for failing to adhere to the Sunshine Ordinance. The commission has

allowed some city officials to ignore the rulings of the Sunshine

Ordinance Task Force.” As the Civil Grand Jury reported in 2010, so it is

now and so it shall continue! Here are the three dozen Orders of

Determination I personally have! None of these have been enforced, as

that is your responsibility and you simply refuse to do it! Why would you?

You don’t want to bite the hand that feeds you. These people appoint you!

The author Frank Herbert wrote: “Politics is the art of appearing candid

and completely open, while concealing as much as possible.

3. Discussion and possible action on draft minutes for the Commission’s February 16, 2018 meeting.

Motion 180216-01 (Renne/Kopp): Moved, seconded and passed (5-0) that the Commission approve the minutes for the January 19, 2018 meeting.

Public Comment:

Ray Hartz, San Francisco Open Government, stated he Ethics Commission has failed. Commissioners confuse government activity with shuffling paperwork.

The following written summary was provided by the speaker Ray Hartz, the content of which is neither generated by, nor subject to, approval or verification of accuracy by the Ethics Commission:

              These minutes are the official public record of the proceedings of this

body. Unfortunately they give a very slanted view of what goes on in the

San Francisco Ethics Commission. The minions of the Ethics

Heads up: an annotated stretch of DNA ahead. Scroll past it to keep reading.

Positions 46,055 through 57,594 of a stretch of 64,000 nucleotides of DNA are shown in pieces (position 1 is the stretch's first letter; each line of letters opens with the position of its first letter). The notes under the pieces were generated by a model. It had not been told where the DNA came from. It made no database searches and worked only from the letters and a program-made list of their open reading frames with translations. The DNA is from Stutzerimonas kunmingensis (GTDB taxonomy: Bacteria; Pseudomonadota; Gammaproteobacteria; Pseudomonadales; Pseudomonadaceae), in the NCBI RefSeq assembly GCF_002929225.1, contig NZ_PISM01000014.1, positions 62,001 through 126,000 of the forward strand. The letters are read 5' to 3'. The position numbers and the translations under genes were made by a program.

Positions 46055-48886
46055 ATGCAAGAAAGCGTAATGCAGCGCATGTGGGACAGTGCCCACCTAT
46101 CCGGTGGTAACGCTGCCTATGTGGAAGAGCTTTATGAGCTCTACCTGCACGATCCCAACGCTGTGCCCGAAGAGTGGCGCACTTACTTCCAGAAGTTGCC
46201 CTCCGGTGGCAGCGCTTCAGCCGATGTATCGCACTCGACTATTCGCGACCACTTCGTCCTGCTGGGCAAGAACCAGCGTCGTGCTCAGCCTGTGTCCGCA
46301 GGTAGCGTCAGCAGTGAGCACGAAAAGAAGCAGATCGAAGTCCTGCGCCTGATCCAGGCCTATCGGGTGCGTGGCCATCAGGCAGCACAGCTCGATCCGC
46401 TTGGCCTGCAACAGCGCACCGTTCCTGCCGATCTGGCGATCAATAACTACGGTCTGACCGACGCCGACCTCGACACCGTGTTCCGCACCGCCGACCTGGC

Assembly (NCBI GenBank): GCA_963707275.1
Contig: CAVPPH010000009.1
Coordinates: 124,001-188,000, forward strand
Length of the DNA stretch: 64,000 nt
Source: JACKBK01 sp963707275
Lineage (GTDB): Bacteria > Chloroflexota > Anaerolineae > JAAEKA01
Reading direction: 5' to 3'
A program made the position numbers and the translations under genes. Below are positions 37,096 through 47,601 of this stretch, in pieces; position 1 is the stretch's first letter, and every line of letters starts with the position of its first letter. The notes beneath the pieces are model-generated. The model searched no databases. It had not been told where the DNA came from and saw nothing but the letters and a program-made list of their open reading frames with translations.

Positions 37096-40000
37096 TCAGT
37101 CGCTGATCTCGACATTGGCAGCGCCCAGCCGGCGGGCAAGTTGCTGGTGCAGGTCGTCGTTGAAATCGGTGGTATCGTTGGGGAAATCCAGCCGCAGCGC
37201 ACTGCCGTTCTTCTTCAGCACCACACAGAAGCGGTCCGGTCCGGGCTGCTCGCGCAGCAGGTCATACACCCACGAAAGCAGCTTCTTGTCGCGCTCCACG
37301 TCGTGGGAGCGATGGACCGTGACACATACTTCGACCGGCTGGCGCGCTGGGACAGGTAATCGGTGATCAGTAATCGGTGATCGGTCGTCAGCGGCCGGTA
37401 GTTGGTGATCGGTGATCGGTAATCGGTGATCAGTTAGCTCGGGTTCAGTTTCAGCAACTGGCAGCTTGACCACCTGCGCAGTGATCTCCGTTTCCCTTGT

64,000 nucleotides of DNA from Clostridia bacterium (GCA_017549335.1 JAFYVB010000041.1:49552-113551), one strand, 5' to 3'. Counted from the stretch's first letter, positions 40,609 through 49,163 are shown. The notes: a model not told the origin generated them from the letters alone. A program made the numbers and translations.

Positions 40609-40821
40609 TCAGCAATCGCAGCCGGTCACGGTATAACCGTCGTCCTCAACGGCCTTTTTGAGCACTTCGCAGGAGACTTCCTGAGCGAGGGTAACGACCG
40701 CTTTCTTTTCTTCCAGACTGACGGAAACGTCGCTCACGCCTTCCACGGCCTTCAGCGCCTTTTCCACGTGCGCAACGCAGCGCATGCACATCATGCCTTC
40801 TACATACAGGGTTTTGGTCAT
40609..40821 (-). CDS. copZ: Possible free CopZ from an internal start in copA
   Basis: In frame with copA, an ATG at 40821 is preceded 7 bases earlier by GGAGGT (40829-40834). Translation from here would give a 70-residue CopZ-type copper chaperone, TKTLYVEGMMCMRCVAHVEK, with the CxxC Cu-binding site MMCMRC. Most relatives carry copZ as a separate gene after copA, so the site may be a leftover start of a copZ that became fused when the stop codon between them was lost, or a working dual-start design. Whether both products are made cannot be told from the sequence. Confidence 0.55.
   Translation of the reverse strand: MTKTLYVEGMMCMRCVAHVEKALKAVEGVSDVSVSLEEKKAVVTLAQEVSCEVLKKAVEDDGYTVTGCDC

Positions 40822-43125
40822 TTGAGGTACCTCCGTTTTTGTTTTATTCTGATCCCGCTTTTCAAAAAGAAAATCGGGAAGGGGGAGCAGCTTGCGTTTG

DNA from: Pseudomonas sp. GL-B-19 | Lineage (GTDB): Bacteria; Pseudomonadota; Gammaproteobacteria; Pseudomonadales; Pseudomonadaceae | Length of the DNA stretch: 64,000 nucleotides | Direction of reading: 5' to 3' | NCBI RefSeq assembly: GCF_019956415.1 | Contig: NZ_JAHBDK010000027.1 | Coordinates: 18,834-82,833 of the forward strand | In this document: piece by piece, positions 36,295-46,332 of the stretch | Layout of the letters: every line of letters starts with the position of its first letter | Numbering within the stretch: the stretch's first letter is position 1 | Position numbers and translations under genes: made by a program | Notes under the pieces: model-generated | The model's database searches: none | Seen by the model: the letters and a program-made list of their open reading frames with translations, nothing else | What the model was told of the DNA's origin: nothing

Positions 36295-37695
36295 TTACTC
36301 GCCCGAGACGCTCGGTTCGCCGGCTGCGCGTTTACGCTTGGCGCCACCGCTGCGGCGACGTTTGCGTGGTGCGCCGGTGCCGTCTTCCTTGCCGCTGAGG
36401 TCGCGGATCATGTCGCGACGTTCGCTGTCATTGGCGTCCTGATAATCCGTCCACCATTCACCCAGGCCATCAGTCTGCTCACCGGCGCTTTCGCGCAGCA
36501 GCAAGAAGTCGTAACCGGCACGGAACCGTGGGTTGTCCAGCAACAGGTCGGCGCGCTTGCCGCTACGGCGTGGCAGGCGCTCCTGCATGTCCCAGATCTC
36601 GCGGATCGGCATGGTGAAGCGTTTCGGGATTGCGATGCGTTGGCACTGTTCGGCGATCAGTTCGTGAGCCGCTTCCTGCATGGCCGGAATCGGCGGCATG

Commission, for the most part, put in what the commission members

want in the official record and exclude anything they don’t! If you

praise them, the very best of that will appear. If you are critical,

however, that just doesn’t make the cut! So what you get in these

minutes is a completely skewed presentation of what these

commissioners do and whether it has any effect whatsoever on the

ethical conduct of governmental business! These commissioners wholly

confuse activity for accomplishment! They confuse governmental paper

shuffling with any meaningful result! My name is Ray Hartz and I am

the Director of San Francisco Open Government. Members of the

public may contact me at

4. Discussion and possible action on proposed Anti-Corruption and Accountability Ordinance (“ACAO”).

Policy Analyst Pat Ford summarized the Staff report. Mr. Ford began by explaining Staff’s efforts to work with members of the Board of Supervisors and their staff to analyze and amend the ACAO as appropriate. He then described the procedural posture of the ACAO at the Board of Supervisors as of February 16th; essentially, the Board is considering two versions of the ACAO on parallel track. The first version is the version passed by the Commission in November. The second contains multiple amendments added by the Board of Supervisors. Staff provides a “common ground ordinance,” which takes into consideration the Board’s concerns and makes certain amendments accordingly, for the Commission to consider placing on the ballot in June 2018. Chair Keane asked that the Commission consider each amendment in turn and then take public comment before voting to approve each amendment.